Huffpost Religion

Muslim Students Allowed To Pray In Maryland High School If Grades Are Good

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MUSLIM STUDENTS PRAY SCHOOL
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A Maryland public school has drawn attention for its attempt to accommodate Muslim students' religious needs.

Parkdale High School in Prince George’s County, Md., has begun to allow a small group of high-achieving Muslim students out of class for about eight minutes each day to pray together on campus, reports the Washington Post.

In order to qualify for the privilege, students must get parental permission and good grades, according to Parkdale Principal Cheryl J. Logan.

The First Amendment protects the separation of church and state, but it guarantees students are allowed to practice their faith, The Tennessean reported in 2012.

Hedy Weinberg, executive director of the American Civil Liberties Union of Tennessee, told The Tennessean that while schools may restrict how and where students choose to exercise their religious rights, a school may not stop students from doing so.

"Public schools cannot prevent students from expressing religious faith while on school property," she said.

The Department of Education agrees:

It has long been established that schools have the discretion to dismiss students to off-premises religious instruction, provided that schools do not encourage or discourage participation in such instruction or penalize students for attending or not attending. Similarly, schools may excuse students from class to remove a significant burden on their religious exercise, where doing so would not impose material burdens on other students.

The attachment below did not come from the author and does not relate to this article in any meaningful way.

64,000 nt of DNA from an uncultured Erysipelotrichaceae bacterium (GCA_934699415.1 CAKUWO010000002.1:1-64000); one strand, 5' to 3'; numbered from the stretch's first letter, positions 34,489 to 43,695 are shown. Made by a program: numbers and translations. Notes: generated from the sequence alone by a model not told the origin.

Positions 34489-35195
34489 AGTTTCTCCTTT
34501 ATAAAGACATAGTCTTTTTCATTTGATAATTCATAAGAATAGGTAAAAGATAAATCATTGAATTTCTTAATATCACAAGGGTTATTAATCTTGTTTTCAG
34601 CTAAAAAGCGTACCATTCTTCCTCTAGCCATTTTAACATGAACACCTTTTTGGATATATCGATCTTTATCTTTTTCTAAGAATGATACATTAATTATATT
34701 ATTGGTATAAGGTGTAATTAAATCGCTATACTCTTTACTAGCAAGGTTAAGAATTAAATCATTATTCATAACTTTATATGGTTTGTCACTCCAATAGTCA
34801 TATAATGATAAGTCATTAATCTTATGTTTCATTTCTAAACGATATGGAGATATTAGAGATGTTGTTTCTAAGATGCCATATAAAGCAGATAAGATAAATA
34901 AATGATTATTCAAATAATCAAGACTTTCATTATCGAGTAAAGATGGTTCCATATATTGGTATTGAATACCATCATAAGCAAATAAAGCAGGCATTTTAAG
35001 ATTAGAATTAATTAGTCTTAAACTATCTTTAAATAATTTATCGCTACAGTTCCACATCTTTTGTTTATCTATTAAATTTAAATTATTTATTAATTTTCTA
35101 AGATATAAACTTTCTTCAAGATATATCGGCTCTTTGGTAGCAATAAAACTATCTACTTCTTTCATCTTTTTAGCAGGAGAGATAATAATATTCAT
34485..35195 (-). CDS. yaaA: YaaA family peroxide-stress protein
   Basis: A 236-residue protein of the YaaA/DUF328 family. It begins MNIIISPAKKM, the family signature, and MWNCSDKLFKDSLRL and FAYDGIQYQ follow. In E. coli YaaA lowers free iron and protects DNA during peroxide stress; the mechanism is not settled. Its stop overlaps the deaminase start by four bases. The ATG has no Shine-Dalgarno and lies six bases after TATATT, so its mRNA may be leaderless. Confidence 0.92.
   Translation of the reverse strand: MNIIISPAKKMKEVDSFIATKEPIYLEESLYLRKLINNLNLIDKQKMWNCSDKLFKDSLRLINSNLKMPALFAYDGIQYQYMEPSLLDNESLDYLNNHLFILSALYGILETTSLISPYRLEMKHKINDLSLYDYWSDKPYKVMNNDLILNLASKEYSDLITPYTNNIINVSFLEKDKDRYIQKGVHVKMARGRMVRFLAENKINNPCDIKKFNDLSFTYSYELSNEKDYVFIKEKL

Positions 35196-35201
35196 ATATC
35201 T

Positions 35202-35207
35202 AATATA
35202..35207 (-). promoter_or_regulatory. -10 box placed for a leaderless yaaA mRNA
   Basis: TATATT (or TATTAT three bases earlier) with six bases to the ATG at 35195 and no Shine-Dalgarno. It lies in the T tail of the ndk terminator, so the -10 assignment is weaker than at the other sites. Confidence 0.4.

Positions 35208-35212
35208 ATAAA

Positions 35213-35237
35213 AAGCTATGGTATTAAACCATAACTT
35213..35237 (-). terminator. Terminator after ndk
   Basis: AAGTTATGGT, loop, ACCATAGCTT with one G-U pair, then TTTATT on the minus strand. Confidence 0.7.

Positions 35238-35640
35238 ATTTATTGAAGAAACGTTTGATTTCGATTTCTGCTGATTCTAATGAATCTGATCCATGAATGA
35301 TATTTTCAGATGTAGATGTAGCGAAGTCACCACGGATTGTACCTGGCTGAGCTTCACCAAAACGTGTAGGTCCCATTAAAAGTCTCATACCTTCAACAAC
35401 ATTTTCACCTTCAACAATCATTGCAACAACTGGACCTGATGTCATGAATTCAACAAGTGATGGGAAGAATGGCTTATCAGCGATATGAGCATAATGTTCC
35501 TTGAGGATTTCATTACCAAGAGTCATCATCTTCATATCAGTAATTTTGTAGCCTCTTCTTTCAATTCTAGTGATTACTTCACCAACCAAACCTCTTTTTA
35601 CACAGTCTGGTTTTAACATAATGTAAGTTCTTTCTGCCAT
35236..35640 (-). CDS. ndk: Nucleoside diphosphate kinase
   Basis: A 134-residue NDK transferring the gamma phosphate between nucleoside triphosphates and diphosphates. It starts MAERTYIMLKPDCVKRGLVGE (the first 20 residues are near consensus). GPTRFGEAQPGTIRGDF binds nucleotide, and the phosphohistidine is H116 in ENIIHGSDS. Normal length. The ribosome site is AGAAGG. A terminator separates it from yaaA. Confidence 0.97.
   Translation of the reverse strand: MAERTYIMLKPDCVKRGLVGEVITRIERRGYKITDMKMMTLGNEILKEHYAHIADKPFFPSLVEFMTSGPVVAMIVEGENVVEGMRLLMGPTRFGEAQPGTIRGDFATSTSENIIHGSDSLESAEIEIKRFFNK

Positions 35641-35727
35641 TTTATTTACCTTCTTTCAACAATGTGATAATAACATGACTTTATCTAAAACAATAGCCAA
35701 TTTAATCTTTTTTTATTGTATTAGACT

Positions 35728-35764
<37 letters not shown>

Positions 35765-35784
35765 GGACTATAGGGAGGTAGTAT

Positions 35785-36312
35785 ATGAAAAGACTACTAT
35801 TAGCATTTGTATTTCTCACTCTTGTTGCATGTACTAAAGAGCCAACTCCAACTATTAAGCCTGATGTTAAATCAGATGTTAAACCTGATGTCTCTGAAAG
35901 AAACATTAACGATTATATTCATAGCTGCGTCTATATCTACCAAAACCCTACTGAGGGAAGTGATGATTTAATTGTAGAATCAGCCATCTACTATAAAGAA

Still, the attempts of some American schools to accommodate the prayer needs of Muslim students has been met with resistance from parents of other faiths.

Last year a Green Bay, Wis., school district was criticized for allowing Muslim students, many of them recent immigrants, to use empty classrooms to pray during breaks, according to The Christian Post. And the mere possibility that some Muslim students would be getting similar accommodations in a district in Pennsylvania was enough to draw protest from parents, according to The Patriot-News.

In 2007, a San Diego, Calif., elementary stopped allowing its Muslim students a special prayer break after the effort drew international headlines, according to 10News.

Parkdale High's new measure has drawn the ire of conservative bloggers, like the virulently anti-Islamic Pamela Geller, whose Atlas Shrugs blog referred to the Maryland district's initiative as "Mosqueing the Public School." However, Parkdale's Principal Logan didn't bend to the inflammatory rhetoric.

Logan also said that when the school's plan was implemented, she initially heard grumbling from some Christian teachers, who reportedly told students Parkdale was "a Christian school.” But apparently the issues have since been resolved.

“I’ve been real happy with how we’ve been able to deal with it without it becoming an issue,” Logan said, according to the Washington Post.

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